Gjakova is one of the most cultural cities in Kosova. During the Ottoman period, Gjakova served as a trading center on the route between Shkodër and Istanbul. In the past, it was home to several prominent Albanian activists who played a role in the Prizren League in the late 19th century. The town was badly affected by the Kosovo war, suffering great physical destruction and large-scale human losses and human rights abuses.
Gjakova always had a very small Serbian population in comparison with other cities and was perceived by the Serbian regime to be a stronghold of Albanian nationalism. Given its strong former communist affiliation, perhaps surprisingly it is and has always been one of the most religiously diverse cities in Kosovo, with more than 20% of the population being Catholic. Gjakova is very rich regarding to the monuments of cultural heritage. Most of them are religious monuments. Gjakova’s current population is around 60,000 (nearly all of which is Albanian).
Historical monuments in Gjakova are divided into three main categories based on their cultural, religious and social context.
From the Turkish: Çarsia meaning marketplace Albanian, the Old Bazaar is a cordial market with small wooden shops since the 16th century, if not earlier, has been a center of craftsmen and handicrafts-men of different artisans. The Old Bazaar was considered as one of original bazaars in Albania.
Gjakova, as a town with Islamic main religious orientation, is characterized with a large number of mosques and Tekkes. The Hadum Mosque is the first mosque in Gjakova. The complex of the Hadum Mosque represents a cultural, educational and religious center of this area. It used to be comprised from a madrasah, a library and shops that were destroyed during the 1999 Kosovo War. Comprising a main prayer hall, ornate vestibule and minaret, the mosque is famous for its colorful interior and exterior. Its decorations display examples of the Islamic Albanian baroque style, used in the 19th century.
Sheikh Emin’s Tekke (Khanqah) was built in 1730 by Sheikh Emin, a famous architect who created many important architectural complexes in Gjakove. It belongs to the Sufi Muslim order (Sufism), specifically, Sad Tariqa. It is one of many religious monuments that represent the folk architecture in Gjakova. The whole complex with its “tyrbes” , houses, and fountains make this Tekke a monumental religious building.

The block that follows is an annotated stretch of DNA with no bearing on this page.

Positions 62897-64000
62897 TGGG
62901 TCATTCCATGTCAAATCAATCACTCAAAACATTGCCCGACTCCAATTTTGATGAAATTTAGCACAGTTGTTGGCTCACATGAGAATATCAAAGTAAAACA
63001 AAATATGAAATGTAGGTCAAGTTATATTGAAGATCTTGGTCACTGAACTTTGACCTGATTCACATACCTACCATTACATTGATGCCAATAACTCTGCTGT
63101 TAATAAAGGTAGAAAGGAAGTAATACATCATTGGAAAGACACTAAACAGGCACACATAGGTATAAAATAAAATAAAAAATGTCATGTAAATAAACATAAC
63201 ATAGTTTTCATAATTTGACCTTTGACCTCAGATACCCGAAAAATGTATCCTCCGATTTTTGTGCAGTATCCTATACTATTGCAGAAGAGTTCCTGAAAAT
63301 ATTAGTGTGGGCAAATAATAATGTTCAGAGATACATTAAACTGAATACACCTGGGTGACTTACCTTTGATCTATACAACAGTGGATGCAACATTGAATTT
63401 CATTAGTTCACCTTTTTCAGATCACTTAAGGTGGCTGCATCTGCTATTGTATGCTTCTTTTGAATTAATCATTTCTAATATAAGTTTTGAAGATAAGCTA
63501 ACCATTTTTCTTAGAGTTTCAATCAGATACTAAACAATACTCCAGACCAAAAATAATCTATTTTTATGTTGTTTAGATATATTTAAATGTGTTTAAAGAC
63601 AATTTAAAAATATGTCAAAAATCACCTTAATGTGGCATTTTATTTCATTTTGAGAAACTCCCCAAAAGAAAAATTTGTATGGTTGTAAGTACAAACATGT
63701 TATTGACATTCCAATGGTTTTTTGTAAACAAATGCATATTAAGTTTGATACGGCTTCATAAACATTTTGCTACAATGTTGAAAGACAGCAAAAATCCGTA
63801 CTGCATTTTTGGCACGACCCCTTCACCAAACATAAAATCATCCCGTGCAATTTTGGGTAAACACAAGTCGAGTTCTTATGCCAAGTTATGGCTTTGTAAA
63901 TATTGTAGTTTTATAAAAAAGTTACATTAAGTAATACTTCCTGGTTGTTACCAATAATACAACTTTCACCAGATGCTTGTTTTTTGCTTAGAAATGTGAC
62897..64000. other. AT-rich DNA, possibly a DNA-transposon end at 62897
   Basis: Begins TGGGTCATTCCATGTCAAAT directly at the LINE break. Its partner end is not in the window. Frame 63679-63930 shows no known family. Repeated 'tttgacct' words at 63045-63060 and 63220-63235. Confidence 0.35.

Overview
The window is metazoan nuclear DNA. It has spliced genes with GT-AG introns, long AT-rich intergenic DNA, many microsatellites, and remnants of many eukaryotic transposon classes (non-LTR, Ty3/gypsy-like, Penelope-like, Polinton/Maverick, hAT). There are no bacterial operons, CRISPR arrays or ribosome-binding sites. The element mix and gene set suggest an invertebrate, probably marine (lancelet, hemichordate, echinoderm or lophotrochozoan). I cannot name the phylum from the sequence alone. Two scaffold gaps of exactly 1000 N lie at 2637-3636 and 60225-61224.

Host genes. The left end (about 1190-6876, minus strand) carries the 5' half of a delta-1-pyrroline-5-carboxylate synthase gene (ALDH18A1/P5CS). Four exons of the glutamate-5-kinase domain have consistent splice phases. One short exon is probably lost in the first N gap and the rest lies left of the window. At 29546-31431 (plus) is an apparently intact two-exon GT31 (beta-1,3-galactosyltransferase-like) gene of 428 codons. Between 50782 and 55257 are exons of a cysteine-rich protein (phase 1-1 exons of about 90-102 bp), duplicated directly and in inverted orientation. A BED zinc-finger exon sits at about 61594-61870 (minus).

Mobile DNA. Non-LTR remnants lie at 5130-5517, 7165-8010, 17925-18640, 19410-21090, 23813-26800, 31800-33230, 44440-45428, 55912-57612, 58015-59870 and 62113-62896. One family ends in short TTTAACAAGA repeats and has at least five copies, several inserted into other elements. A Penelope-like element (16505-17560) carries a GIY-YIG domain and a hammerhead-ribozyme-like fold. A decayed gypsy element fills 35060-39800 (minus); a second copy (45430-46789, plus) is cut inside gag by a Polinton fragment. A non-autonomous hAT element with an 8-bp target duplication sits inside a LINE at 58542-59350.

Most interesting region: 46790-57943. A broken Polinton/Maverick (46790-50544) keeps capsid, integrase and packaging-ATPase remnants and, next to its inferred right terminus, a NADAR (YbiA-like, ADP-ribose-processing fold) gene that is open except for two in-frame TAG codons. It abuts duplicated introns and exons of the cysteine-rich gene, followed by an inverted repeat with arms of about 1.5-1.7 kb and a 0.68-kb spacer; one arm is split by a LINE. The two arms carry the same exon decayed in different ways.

Gjakova is characterized with these two main catholic churches, which are part of the cultural heritage. The Church of St. Anton of Padova (“Ndou”), was built in 1931, located in the Catholic neighborhood, next to the Saint Pal Church and Saint Pjeter Church. It was previously called the Patter Mila church (Emilio a Cless), built in 1882, but later this church was totally destroyed. During the Kosovo War in 1999 the church was subject to major damage done by Yugoslav Serb soldiers.
Terzive Bridge is a famous stone bridge built across the Erenik river. It served as a means for Gjakova’s esnafs/terezis (artisans) to go between Gjakova and Prizren. The bridge consists of eleven arches in half-arch shapes and ten discharging windows between them. The rock formation is 192.8 meters long and 5.1m wide. The bridge is under protection since 1962, for its historical, sociological, artistic, urban, and cultural value.
Clock Tower (Sahat Kulla) was built in the year 1597 (just after The Hadum Mosque) at a place known as “Field of the Clock” and it characterizes the rapid economic development of Gjakova at that time. In 1912, the tower was burned by Montenegrin military forces (part of the Balkan Wars), while the belfry was removed and transported to Montenegro. With sides 4.10m long and a height of about 30 meters, a new clock tower was built later near the foundations of the previous one. Constructed mainly of stone with the wooden observation area and the roof covered in lead, the clock tower is unique of its kind.